The future of airline travel: what can we expect?
4th June 2020
Airline travel the way we’ve been used to is all about to change and may not get back to our same level of travel expectations for 12-24 months.
Tim Davey, Managing Director of GMT predicts: “In the short term, travel will revert back to how it was in the early days of airline travel when only the elite traveled for leisure or business, or those flying were traveling out of absolute necessity.”
Airlines, along with their partner airports are on the same page as they anxiously await passengers to return to the skies, but the future of travel will come at a price as there is genuine apprehension amongst business and leisure travelers in terms of both convenience and cost.
Fewer flights, higher fares, increased security and health screenings, new boarding, and deboarding procedures – what does it all mean? Mr. Davey believes: “no one has all the answers but through good communication and reliable word of mouth experiences, confidence will be restored, and business will start to build again for the airlines and their partners.”
Here’s what we can expect once restrictions lift and borders reopen,
- A decrease in the number of direct flights on certain routes which means we may have no choice but to have a stopover. Expect longer layovers as well as all airlines are going to take longer in-between flights to deep clean their aircraft.
- As Government and global airline regulators encourage social distancing by asking airlines to leave seats empty, the average ticket price will increase.
- Expect more clear glass or plastic partitions between travelers and airport staff to keep travelers apart from check in agents, food vendors, currency exchange booths, shops, etc.
- Face masks are now required on all flights globally and you will likely be subjected to a temperature check using thermal scans which detect travelers with elevated body temperatures. Whether you have to wear your mask at all times onboard the flight will vary by airline and route flown.
- New strict boarding procedures where passengers may begin boarding from the rear of the aircraft to the front (even for the frequent flyers with traditional priority boarding). This should limit the amount of fellow travelers you have to bump into or graze by as you board.
- Likewise, when you go to debark, the debarking procedure will no longer be a “free for all” but an organized row-by-row procedure where a flight attendant will control traffic jams and ensure safe passage off the aircraft without bumping into and touching other passengers.
- It is irrefutable that better hygiene protocols will be in place for a very long time.
- Infight reading material apart from the safety brochures will be removed.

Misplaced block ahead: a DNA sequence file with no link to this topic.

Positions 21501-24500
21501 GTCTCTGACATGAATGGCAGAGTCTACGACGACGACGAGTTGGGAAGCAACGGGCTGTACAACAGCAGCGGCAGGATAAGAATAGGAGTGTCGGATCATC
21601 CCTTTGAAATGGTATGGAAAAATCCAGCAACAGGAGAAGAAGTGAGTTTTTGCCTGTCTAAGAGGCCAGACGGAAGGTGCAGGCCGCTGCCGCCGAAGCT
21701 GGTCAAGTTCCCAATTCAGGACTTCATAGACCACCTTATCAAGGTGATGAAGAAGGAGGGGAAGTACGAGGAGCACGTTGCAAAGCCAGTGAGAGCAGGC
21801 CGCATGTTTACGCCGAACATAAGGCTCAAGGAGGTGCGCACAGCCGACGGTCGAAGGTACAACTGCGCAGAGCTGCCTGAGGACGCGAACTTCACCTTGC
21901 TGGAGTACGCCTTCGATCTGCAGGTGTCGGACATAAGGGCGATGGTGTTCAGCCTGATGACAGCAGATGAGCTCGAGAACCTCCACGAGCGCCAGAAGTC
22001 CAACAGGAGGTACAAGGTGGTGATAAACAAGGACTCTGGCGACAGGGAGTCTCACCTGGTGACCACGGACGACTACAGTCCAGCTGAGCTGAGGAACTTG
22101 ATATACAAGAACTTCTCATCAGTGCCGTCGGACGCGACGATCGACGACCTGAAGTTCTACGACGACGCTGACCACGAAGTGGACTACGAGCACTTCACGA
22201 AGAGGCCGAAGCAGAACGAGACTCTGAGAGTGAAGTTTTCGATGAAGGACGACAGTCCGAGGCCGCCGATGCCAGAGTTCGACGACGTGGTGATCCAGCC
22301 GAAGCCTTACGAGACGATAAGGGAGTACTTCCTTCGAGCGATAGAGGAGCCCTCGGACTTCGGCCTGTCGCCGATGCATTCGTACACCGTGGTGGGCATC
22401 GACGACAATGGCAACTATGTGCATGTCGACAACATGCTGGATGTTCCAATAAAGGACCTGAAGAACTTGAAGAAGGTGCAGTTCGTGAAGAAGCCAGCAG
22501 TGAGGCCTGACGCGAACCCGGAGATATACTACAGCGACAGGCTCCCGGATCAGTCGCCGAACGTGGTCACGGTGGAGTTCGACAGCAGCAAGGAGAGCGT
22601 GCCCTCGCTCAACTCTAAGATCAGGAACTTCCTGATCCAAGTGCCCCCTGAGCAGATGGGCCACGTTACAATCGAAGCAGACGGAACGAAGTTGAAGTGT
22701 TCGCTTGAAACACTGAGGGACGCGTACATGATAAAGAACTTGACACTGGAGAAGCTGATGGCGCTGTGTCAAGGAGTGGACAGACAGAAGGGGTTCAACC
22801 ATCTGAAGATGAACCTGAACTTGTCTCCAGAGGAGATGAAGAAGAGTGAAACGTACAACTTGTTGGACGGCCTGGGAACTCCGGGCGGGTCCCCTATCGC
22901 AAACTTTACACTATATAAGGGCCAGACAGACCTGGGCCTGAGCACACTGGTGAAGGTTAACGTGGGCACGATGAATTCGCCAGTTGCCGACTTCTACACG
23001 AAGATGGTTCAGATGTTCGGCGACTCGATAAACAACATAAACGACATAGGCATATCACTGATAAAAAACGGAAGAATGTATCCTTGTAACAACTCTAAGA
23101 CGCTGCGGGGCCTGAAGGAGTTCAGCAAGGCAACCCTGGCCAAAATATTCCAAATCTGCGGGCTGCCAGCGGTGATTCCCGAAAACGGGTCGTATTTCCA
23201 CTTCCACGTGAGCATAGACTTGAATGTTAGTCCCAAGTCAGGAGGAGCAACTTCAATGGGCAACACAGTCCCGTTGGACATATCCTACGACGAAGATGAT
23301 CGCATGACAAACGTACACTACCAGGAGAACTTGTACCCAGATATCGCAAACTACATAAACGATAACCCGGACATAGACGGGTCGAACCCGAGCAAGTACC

- On short-haul flights there will likely be an elimination of meals served on board.
- Onboard duty-free services will cease all in an effort to limit the flight attendants time to interact with passengers.
- Not all airlines but some are going to require a health document to be filled out upon check-in prior to boarding enquiring if you have had the virus previously, it will be a legal declaration document.
- If you are feeling unwell, don’t travel. The airlines and airport operators are being trained now to spot and question anyone who may look unwell. Much better for you to take the decision not to travel than to risk arriving at the airport only to be denied boarding.
- Some airlines will advise travelers in advance if a flight is going to be full and give you the option to move onto a different flight. This will be especially important on long-haul flights where due to the high cost of operating the flight, airlines will not practice social distancing onboard as much as they would do on their short-haul flights.
- Expect different aircraft to be used from what you are used to. Airlines will match demand with their new routes and timetables and place the most efficient aircraft on that route depending on the mathematics.
- Be prepared where possible that Video Conferencing may well replace business trips.
- Give yourself some extra time to get to the airport and board your aircraft. To reduce stress, plan to arrive at the airport at least 2 hours or more before your flight.
Mr. Davey concludes, “above all else, expect the unexpected, expect misinformation, expect new procedures and an element of confusion. At the end of the day, we hope that travelers continue to lean on their designated travel agent for accurate information and to instill trust in the new airline processes and regulations while traveling now, and into the foreseeable future.”Back to News